trash-talking scenario one:
You’re sitting at the corner of the table with ten faces looking at you, curious to see what you have to present. They appear unfriendly. You start talking and can hear the tremble in your voice. You feel yourself losing control of the room as the heat rises up the back of your neck in waves. You’re desperately trying to make it to the end of your presentation – four more slides and then you’ll be on shore. People are beginning to fidget. Then someone interrupts you. Discussion starts. It turns into a debate. You attempt to speak but no one hears you, not even yourself. You becomes smaller and eventually become invisible. The hour passes after an eternity. You leave the room.
I watch you leaving and see the bubble over your head. Here’s how it reads: “Can’t believe how stupid I am. Should’ve spoken up. Mumbled like an idiot. I just wasn’t cut out for this. Couldn’t control the room. What the f*** is wrong with me. I’ll never succeed. Was meant to be a failure. Pathetic. Finally everyone knows what a fraud I am.”
Over the years, this trash-talk erodes your ego. Eventually you accept your role in life as an unseen, unheard wallflower and you continue to escalate the harshness of your inner monologue in a desperate attempt to beat yourself into being your ideal self.
trash-talking scenario two:
You’re out on a first date. He asks you a question. You begin to answer. Your voice sounds monotonous to you as you notice his eyes wandering to the person behind you. You start rushing through your story to get to the end and fidget with the neckline of your dress. The rest of the conversation is spent deflecting attention by asking him questions. You get smaller in your chair. The awkward non-committal goodbye confirms your fears. You pretend to be busy on your phone as you leave, walking at a frantic pace, trying to get away from your shame.
I watch you leaving and see the bubble over your head. Here’s how it reads: “Probably thinks I’m boring. And fat. Why can’t I lose weight! Did I say something stupid? What the f*** is wrong with me. I’m always going to be alone. That’s what I deserve. I don’t need this anyway. What’s the point!. I don’t need a man.” When you get home, you medicate yourself by filling up your schedule with meaningless activities, stuff your face (which you will regret in the coming days), work out obsessively, throw yourself into your work (and tell yourself you’re too busy for dating) – pick your poison. But when no one is watching, I see your sadness, your disconnection, your starved soul.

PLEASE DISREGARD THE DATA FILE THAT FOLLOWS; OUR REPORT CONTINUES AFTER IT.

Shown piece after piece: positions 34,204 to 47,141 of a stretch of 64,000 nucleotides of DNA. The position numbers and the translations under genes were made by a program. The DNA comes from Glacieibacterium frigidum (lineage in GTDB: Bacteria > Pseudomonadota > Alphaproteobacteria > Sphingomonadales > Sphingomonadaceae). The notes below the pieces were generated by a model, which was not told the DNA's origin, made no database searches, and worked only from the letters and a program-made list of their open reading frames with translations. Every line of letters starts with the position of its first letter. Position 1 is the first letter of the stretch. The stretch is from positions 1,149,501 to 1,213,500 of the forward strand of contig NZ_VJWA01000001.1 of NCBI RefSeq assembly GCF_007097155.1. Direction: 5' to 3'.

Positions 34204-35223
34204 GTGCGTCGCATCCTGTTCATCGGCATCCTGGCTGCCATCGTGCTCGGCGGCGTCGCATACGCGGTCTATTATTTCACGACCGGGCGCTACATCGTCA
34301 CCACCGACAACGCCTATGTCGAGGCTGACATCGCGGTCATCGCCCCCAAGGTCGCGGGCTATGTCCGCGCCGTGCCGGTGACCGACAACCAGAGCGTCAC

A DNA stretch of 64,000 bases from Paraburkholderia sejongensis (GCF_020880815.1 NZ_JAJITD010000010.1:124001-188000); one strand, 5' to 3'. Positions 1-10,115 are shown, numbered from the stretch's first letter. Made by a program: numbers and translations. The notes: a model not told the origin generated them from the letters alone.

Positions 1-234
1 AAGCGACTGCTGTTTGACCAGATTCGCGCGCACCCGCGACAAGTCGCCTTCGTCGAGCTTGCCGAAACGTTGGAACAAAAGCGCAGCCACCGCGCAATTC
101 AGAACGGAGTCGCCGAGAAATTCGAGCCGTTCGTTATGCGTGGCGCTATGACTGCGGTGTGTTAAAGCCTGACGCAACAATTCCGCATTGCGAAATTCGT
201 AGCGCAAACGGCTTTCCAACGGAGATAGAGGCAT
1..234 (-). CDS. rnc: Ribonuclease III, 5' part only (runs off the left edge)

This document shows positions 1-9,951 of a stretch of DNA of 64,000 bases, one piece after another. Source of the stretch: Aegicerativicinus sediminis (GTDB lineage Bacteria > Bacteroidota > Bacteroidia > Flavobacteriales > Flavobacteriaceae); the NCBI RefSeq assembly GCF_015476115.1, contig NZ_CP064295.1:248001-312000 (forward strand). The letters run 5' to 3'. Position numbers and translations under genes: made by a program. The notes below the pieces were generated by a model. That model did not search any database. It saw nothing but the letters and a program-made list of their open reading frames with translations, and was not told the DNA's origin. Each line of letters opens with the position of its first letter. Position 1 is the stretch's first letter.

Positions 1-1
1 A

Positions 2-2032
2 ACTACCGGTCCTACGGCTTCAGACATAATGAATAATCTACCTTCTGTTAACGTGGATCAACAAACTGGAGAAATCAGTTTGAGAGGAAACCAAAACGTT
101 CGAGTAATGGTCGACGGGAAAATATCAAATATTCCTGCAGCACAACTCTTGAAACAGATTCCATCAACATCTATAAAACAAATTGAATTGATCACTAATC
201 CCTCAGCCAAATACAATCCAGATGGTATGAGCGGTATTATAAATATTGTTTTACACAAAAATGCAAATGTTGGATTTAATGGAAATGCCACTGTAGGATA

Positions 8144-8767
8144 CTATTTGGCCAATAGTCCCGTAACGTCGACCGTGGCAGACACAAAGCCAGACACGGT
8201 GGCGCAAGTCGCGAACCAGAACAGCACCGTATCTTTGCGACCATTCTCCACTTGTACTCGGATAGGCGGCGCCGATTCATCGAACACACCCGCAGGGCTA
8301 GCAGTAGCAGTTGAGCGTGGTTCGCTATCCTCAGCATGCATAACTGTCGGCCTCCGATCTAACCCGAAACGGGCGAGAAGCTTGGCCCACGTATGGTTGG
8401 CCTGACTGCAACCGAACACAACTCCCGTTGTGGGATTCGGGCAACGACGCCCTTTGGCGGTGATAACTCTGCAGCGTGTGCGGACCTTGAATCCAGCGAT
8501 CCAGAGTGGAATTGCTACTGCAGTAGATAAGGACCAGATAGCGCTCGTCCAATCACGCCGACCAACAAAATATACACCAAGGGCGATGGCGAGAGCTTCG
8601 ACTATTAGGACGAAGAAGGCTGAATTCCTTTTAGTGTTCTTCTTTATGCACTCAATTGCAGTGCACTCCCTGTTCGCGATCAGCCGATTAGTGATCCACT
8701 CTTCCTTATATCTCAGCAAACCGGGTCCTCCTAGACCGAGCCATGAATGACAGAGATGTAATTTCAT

I see these bubbles because I’m a super hero and my super power is self-loathing and trash-talking 🙂 It’s only now that I’ve popped some of my bubbles that I have the emotional acuity to see others living in their private hells as I have in mine – co-workers, friends, family. I’m grateful to have had the opportunity to discuss this with them and together we’ve discovered some valuable insights that I hope to share with you.
Succinctly put, we need it! just like we need food and good dessert. The power of such love is known to us at a visceral level. When we’re in the embrace of love, we’re supported, fully seen and understood as our true selves with no fear of judgment or rejection. Our culture (movies, stories, songs etc.) teach us to look out in the world for this love. And that’s a great pursuit. Unfortunately, the part of the training manual we seem to have skipped as a society is the pursuit of unconditional love and acceptance within ourselves.
It begins by asking a simple question – Are you there to love yourself in your failures, in your moments of weakness and doubt, in the moments when love is hard to come by from the outside world? My answer for the longest time was No. In time I realized that the betrayal and disconnection I experienced from myself in those moments was far greater than the deepest betrayal I would feel from anyone else. The way it played out in the world was that I had little bandwidth to receive constructive criticism because it triggered the trauma I had inflicted on myself through years of trash-talking. I was also afraid to try new things and learn new skills because the fear of failure and how ruthlessly I would treat myself. It goes without saying that such negative internal dynamic is not conducive to a life of growth, development and joy.